Similar groups[edit]

In Poland, in late 70s individuals who were working on behalf of the Polish Ministry of Public Security were often termed as Polish: Nieznani sprawcy, lit.'Unknown perpetrators', (see Nieznani sprawcy (poland euphemism) [pl]) who were tasked with terrorizing and murdering dissidents, catholics, and keeping in check workers,[23] often with impunity.[23] The murder of Stanisław Pyjas, a student at the time, is a well known case of illegal sprawcy activity.[23]

Piotr Siuda (Russian: Пётр Сиуда, 1937 - May 1990), a victim and volunteer of Novocherkassk massacre who had investigated it in 1980s had reported that, at the time, Soviet Militia in his own city of Novocherkassk used semi-legal groups of ex-convicts to hunt down and beat up political activists and dissent.[24][25]: 60  Piotr himself was killed in 90s under suspicious circumstances.[26]

During the prelude to the 2023 Polish parliamentary election, the PiS government has been caught hiring supporters to disrupt and delegitimize the 2023 Polish protests.[27][28]

See also[edit]


  1. ^ "Кто такие "титушки", и почему их так называют на Украине?". AiF (in Russian). 2013-12-03. Retrieved 2022-10-25.
  2. ^ a b c d e Katarzyna Kwiatkowska (2014). "Titusski - napadają, wyciągają ludzi z aut, palą i grabią" [Titushky swarm in, drag people out of cars, burn them and rob]. WP.PL Wiadomości (in Polish) (1123). Archived from the original on 24 February 2014. Retrieved 20 February 2014.
  3. ^ "Кто такие титушки". Моя газета (in Russian). Retrieved 2018-10-11.
  4. ^ "Sharp escalation – DW – 02/19/2014". dw.com. Retrieved 2022-10-25.
  5. ^ "СМИ: "Титушкам"-провокаторам из Запорожья предлагают по $100 в день" (in Russian). Retrieved 2018-10-08.
  6. ^ Свобода, Радіо (27 November 2013). ""Тітушкам" платять від 200 до 500 гривень – Ярема". Радіо Свобода (in Ukrainian). Retrieved 2018-10-08.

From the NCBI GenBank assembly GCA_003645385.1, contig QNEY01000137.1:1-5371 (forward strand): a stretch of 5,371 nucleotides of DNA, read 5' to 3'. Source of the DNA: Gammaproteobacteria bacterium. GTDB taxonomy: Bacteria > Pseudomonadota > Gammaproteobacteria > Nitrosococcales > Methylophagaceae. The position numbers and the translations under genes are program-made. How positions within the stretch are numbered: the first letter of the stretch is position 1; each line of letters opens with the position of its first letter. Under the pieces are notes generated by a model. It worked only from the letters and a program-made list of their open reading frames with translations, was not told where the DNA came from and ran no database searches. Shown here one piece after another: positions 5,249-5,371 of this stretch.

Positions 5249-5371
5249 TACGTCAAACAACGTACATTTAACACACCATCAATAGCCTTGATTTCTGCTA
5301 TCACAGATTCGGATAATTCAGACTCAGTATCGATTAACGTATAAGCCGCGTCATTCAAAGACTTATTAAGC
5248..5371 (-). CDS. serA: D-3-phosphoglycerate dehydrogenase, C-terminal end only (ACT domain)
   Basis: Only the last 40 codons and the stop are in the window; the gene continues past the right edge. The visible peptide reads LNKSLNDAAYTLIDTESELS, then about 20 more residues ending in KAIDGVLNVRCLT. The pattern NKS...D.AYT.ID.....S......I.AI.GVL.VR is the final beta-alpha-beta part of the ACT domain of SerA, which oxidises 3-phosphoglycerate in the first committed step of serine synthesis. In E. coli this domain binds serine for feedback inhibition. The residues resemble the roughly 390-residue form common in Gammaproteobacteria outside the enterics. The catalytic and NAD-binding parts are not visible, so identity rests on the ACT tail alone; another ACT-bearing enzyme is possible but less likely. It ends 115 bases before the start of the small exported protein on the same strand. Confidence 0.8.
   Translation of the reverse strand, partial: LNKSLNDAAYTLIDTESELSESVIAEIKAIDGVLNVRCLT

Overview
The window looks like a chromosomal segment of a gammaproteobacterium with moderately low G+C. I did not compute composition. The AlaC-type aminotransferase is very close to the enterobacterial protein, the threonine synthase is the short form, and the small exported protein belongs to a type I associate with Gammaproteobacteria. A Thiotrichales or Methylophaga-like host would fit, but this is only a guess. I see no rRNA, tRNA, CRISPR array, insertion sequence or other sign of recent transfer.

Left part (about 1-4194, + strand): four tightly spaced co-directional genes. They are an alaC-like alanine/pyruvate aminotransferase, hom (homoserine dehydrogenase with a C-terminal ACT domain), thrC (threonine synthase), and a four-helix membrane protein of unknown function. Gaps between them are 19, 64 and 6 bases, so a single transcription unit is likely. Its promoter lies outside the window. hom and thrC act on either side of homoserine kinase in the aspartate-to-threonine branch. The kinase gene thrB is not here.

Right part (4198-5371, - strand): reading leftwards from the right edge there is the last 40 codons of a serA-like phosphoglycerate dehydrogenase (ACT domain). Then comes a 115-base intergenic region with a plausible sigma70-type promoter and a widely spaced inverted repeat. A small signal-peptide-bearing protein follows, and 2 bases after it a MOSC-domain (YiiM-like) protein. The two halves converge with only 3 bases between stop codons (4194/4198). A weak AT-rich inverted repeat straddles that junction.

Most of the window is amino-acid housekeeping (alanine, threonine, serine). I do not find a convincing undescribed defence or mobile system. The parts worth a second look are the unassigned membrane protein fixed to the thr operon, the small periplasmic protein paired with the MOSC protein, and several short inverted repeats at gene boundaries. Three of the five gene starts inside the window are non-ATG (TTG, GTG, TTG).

7. ^ "Беркут" и "титушки" дерутся с митингующими у здания Кабмина (in Russian). 24 November 2013. Retrieved 6 December 2013.
  8. ^ Як на Банкову звозили "тітушок" автобусами та під наглядом силовиків (ВІДЕО) (in Ukrainian). Mukachevo.net. Archived from the original on 4 December 2013.
  9. ^ Администрацию президента штурмовали на заказ, - СМИ (in Russian). news.liga.net. 2 December 2013. Archived from the original on 3 December 2013.
  10. ^ "Several hundred 'titushkis' advance on protester barricades in Kyiv, but then retreat". Kyiv Post. 8 February 2014. Archived from the original on 8 February 2014. Retrieved 8 February 2014.
  11. ^ "За что они милицию бьют – быдлы, сволочи?" - как в Донецке и Макеевке оценивают столичные события (in Russian). 21 February 2014. Archived from the original on 22 February 2014.
  12. ^ a b Вадим Титушко: "У меня с детства ненависть к гопникам" (in Russian). July 2013. Archived from the original on 6 July 2013.
  13. ^ a b "Streetfighting Men". Foreign Policy. February 6, 2014.
  14. ^ "Suspect In Attack On Ukrainian Journalists Arrested". Radio Free Europe/Radio Liberty. May 21, 2013.
  15. ^ "From Maidan To Berkut: A Ukraine Protest Glossary". Radio Free Europe/Radio Liberty. 18 December 2013. Archived from the original on 4 December 2013.
  16. ^ "Prawdziwy Tituszko krytykuje "tituszków": Poparłbym EuroMajdan". Dziennik.pl (in Polish). 4 February 2014. Archived from the original on 22 February 2014. Retrieved 20 February 2014.
  17. ^ "From Maidan To Berkut: A Ukraine Protest Glossary". Radio Free Europe/Radio Liberty. 4 December 2013. Archived from the original on 4 December 2013.
  18. ^ Frode Larsen (1 February 2014). "Ukrainian top general: There is proof of Russian intervention in Ukraine". Uriks.no. Archived from the original on 15 February 2014. Retrieved 1 February 2014.
  19. ^ a b "24 Hours of Hell". What's on Kiev. No. 6. 19 February 2014. Archived from the original on 23 February 2014. Retrieved 23 February 2014.
  20. ^ "У Миколаєві "тітушки" вчинили безлад на одній з дільниць" [In Mykolaiv "titushky" made a mess in one of the polling stations]. 5 Kanal. 25 May 2014. Retrieved 21 June 2014.
  21. ^ Ajtitushky at Ukrainian slang dictionary Myslovo
  22. ^ Айтітушки: нове слово сучасної української мови, Watcher.com.ua
  23. ^ a b c "Малюта Кисасундович Цястонь". В Кризис.ру (in Russian). 2021-09-06. Retrieved 2022-07-19.
  24. ^ Siuda, Piotr. "Новочеркасская трагедия 1-3 Июня 1962 года" (PDF) (Interview). Archived from the original (PDF) on December 17, 2013.
  25. ^ Siuda, Piotr. "Новочеркасская трагедия 1-3 Июня 1962 года" (PDF) (Interview).
  26. ^ Сиуда, Эмма (1990). ПАМЯТИ ТОВАРИЩА (Report) (in Russian).
  27. ^ Tilles, Daniel (2023-07-10). "Actor says he was paid to appear as "passer-by" on Polish state TV criticising anti-government protest". Notes From Poland. Retrieved 2023-07-14.
  28. ^ "Robert Bąkiewicz: "tituszka" PiS. Jak się skończy jego flirt z obozem władzy?". warszawa.wyborcza.pl. Retrieved 2023-07-17.

External links[edit]

  • Media related to Titushky at Wikimedia Commons